Novel bispecific therapies across multiple oncology indications are limited to implementation at academic centers within metropolitan areas. There are currently over 220 oncology focused bispecific antibodies being investigated in clinical trials and the momentum continues to grow. There is a significant need to provide access to bispecifics in the community by building out logistics and infrastructure in the community and alleviate both provider and patient burden.


Bispecific therapies present unique challenges in community oncology, particularly management for cytokine release syndrome (CRS) and immune effector cell-associated neurotoxicity syndrome (ICANS). Initiation of bispecifics or continuation therapy from tertiary centers, require infrastructure. In Salem, OR, an outpatient bispecific program was developed and implemented to increase access to novel therapies. At Oregon Oncology Specialists, a practice lead implemented the following: bispecific toxicity training with multidisciplinary specialty groups; coordination of inpatient/outpatient pharmacy and nursing staff; continuing education module; patient education including monitoring materials (kits); Epic modifications and Risk Evaluation and Mitigation Strategies (REMS) program implementation.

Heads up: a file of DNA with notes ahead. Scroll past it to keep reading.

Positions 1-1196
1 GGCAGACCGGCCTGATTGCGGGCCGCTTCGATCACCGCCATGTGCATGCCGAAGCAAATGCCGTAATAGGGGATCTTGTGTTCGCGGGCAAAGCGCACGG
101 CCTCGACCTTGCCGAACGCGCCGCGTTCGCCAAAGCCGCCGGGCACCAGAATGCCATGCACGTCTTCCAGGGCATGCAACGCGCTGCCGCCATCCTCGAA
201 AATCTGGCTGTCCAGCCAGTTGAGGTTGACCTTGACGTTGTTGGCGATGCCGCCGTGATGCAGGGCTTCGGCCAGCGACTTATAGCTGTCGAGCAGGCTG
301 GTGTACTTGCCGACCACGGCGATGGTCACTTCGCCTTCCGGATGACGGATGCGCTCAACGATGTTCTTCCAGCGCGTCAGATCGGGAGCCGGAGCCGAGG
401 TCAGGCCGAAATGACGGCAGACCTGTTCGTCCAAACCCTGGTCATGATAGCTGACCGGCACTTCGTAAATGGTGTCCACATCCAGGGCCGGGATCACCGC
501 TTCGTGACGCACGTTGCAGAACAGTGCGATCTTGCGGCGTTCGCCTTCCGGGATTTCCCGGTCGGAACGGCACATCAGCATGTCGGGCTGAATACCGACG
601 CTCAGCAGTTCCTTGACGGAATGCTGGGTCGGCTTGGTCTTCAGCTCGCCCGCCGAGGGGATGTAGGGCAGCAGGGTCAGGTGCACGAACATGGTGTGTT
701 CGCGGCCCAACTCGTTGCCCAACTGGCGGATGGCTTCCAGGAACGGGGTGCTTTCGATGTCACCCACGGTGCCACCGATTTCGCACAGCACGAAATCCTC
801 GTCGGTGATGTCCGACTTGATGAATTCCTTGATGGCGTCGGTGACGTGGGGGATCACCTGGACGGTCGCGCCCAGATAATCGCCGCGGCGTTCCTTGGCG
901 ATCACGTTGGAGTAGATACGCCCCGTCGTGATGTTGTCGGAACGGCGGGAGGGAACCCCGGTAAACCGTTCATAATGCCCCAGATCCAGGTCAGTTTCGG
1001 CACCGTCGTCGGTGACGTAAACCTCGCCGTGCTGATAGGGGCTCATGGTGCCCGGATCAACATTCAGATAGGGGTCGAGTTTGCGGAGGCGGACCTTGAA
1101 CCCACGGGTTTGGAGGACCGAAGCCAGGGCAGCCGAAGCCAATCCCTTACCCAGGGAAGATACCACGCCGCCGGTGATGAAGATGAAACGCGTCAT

Implementation of the program provided structured communication pathways, support to health systems involved in the management of bispecific-treated patients, and education for staff and patients. The program supports patients in a robust way through clinic and remote monitoring via epic reporting. Two patients are currently in remission after failing 3+ lines of therapy. The continuation program is active allowing for transfers from tertiary centers, alleviating the need for travel and strain for chair/bed access.


It is imperative for community oncology practices to begin to develop bispecific therapy programs to increase access to life saving treatments such as bispecific immunotherapy. The sheer volume of novel therapies in the pipeline illustrate the oncology community’s need to initiate therapy independently, when possible, and continue management with tertiary centers to provide care for more complex and logistically challenging therapies.